Founder, The Zero Waste Collective
We spoke with Tara McKenna, founder of The Zero Waste Collective, on how to live a life with less waste and more joy.
What are some tips you have that can help Canadian consumers at home improve their personal waste reduction habits?
Many people might feel overwhelmed by the zero-waste movement because it seems that to participate people must minimize their trash to fit into a mason jar. Not so!
That’s not realistic for most households given how our current system of consumption and waste management is set up, which is very much a linear model of:
extract > produce > consume > throw away
Instead, here are a few tips that can help Canadian consumers at home improve their personal waste reduction habits:
- Get to know your local waste management system and sort properly
- Be sure to compost (either through the municipal compost system if available or at home)
- Have broken items repaired when possible
- Shop secondhand (these products are already made, and you’ll mostly avoid packaging unless the item is being shipped)
- Buy less but better; choose products that you know you won’t have to replace for a very long time
- Participate in the sharing economy: borrow, lend, rent, swap, share, trade, etc.!
What are some everyday tasks and activities that you have found that generate a substantial amount of waste that some people might not think twice about?
What’s a surprising way we’re creating waste in our everyday routines? Getting dressed each morning! Okay, so putting your clothes on in the morning in and of itself is not creating waste, but constantly shopping for new clothing is!
The world consumes about 80 billion new pieces of clothing each year, which is 400% more than we did just 2 decades ago! This information is from the documentary, The True Cost, which I highly recommend watching.
In Canada, the average person throws out 81 pounds of textiles annually (source: Recycling Council of Ontario). Yikes! Who knew our wardrobes could be so wasteful?
What can we do to change the tide on our textile waste?
- Shop your wardrobe and enjoy the clothes you already own
- Develop your own personal style and avoid chasing trends that change quickly
- Hold a clothing swap with friends and family to freshen up your style
- When shopping: buy secondhand when possible, and shop for less but better-quality pieces that will live in your closet for years to come!
What sort of adjustments can people make to adopt a low-waste lifestyle that has a bigger impact than we may think?
While many people automatically think about reusable straws and shopping in the bulk section with your jars is what the zero-waste lifestyle is all about, and certainly those are great options. Another great way to reduce your waste is to reduce your consumption overall – this can have a huge impact!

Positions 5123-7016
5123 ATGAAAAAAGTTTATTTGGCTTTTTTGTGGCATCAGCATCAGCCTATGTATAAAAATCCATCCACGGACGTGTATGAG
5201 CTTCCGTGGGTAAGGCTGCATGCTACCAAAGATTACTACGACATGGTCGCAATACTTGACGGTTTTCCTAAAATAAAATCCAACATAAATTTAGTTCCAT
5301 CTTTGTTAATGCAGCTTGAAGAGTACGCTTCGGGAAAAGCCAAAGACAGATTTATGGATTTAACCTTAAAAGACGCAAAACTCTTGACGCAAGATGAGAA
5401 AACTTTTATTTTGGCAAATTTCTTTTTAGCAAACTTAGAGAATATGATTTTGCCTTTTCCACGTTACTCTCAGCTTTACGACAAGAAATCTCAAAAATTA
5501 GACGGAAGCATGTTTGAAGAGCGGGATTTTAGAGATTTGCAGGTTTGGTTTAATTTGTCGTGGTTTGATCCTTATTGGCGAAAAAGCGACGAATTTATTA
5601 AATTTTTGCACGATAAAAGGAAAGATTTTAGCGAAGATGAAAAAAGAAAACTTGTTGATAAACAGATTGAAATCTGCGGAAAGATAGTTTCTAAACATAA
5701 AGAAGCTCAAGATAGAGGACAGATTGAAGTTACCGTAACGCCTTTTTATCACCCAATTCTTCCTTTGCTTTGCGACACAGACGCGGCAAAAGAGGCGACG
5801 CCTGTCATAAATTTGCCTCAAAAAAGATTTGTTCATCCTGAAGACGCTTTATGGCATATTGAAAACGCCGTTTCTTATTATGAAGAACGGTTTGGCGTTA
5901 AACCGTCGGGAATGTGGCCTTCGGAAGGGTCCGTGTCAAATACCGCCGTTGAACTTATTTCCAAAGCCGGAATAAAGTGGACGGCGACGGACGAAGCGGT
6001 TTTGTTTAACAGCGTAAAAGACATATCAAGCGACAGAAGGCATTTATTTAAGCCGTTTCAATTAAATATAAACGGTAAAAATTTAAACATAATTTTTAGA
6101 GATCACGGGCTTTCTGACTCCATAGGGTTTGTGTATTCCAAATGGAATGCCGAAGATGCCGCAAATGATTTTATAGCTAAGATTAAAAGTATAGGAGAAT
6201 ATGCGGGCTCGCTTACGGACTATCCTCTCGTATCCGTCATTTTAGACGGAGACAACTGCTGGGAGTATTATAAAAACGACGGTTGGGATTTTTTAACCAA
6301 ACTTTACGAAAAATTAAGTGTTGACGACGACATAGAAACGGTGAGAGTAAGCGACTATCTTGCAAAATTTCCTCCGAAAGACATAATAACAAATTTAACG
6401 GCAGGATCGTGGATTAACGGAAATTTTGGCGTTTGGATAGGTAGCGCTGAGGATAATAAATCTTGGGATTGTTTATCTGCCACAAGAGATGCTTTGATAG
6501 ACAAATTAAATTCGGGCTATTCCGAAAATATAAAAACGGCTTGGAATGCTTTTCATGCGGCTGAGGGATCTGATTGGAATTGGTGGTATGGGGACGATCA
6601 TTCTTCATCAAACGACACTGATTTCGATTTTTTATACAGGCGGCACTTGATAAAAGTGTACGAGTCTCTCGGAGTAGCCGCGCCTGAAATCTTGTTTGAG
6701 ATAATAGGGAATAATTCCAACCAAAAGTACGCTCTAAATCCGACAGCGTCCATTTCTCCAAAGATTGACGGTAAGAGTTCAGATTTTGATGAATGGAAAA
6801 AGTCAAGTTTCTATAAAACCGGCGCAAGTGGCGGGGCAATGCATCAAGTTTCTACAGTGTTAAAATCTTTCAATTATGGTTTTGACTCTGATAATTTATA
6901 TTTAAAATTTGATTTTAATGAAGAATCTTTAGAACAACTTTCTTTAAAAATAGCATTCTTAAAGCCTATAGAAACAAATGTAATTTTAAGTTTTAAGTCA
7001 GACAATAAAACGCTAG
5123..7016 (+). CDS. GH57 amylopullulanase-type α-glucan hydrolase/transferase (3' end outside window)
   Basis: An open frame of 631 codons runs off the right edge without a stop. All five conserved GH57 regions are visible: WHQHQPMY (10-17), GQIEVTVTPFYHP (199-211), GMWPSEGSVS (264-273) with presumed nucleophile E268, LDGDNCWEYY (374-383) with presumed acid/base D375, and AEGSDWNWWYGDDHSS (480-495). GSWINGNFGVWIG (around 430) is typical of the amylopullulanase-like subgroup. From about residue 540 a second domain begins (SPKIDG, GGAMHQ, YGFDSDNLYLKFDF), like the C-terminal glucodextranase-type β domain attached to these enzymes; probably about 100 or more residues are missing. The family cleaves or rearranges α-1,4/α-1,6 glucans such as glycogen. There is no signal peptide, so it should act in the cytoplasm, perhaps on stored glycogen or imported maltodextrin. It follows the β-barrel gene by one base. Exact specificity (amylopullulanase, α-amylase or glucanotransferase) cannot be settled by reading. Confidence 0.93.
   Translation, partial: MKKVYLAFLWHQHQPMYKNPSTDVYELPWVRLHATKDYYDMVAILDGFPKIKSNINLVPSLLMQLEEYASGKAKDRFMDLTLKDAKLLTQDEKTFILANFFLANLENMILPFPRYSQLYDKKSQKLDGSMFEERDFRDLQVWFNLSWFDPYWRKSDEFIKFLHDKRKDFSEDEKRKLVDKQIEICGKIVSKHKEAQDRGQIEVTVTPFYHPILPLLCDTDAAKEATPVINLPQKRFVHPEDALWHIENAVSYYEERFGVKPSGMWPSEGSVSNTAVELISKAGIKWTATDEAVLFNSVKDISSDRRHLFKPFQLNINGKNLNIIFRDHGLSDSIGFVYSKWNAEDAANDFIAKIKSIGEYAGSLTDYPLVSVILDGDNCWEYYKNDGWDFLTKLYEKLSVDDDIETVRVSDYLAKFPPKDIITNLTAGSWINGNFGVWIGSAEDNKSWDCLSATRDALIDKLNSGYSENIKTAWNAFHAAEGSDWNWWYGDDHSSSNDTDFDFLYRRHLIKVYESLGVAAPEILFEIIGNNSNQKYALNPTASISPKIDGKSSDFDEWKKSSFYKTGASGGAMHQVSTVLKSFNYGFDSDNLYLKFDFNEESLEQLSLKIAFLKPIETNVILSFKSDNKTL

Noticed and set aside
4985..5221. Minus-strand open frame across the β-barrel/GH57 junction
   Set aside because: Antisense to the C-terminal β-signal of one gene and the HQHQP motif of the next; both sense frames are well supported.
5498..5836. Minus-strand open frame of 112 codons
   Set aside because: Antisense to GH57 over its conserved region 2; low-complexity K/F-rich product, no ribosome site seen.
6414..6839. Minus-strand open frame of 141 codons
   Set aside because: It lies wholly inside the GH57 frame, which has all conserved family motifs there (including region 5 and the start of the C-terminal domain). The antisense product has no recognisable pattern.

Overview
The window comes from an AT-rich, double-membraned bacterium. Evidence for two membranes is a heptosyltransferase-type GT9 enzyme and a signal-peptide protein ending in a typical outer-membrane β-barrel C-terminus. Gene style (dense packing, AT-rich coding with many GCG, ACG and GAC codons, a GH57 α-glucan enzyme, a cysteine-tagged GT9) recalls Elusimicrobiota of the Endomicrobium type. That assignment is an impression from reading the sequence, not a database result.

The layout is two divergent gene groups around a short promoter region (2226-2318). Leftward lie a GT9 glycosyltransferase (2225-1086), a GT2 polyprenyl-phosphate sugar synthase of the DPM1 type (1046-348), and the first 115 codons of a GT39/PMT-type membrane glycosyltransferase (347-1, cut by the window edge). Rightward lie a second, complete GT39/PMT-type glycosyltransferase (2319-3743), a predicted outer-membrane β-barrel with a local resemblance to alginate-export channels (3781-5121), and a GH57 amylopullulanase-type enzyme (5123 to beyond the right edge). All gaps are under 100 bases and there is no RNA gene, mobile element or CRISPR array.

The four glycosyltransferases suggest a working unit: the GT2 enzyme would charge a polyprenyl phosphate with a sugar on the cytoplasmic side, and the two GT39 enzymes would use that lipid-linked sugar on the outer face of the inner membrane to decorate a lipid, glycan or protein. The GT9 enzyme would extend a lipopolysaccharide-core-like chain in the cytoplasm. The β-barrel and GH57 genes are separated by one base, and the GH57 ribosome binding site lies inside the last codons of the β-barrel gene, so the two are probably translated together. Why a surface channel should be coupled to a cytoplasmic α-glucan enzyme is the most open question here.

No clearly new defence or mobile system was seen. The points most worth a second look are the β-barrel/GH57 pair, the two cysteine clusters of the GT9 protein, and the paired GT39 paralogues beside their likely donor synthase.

That can be hard to do, so one adjustment Canadians can make would be to save for our wants (like extra clothes, décor, furniture, eating out) instead of throwing these purchases on our credit cards.
Average Canadian non-mortgage debt sits around $23k (source: CBC News). What better way to reduce our debts than to shop less and skip the waste that comes with shopping (manufacturing process, transportation, packaging, and disposal). When you save up for what you want to purchase, your credit cards will thank you and so will the planet!
What would you say to the people who do not believe their personal actions truly matter in the grand scheme of things when it comes to consumption and personal waste?
“It’s only one straw” – said 7 billion people. Sure, it might seem like the choices of a single person won’t impact the rest of the planet in any meaningful way. However, that individualistic thinking leaves us forgetting that we’re part of a bigger collective.
We live in communities and we’re part of a bigger population that lives on this planet! The world’s population consumes 1 million plastic bottles every minute (source), and Canadians alone consume more than 2 billion plastic bottles per year (source).
If we as people, as communities, as part of a greater collective, chose to skip these single-use bottles, imagine the impact that would have? Especially when much of this plastic waste ends up in our natural environment (consider that 22 million pounds of plastics enter the Great Lakes each year – source).
Our collective consumption matters. While one single bottle or one single straw in the moment doesn’t seem like a big deal, but it is once you start to add them all up.
A strong reminder of our plastics problem is littered all around us, literally. One way to remind ourselves that we’re part of this planet is to do trash clean-ups! This year I’m participating in and partnering with GLAD’s litter clean up campaign, GLAD for Change. I’ll be tracking my impact using the One Piece a Day App!
Everyone can make a difference by consuming fewer single-use plastics and helping keep our natural environment litterless.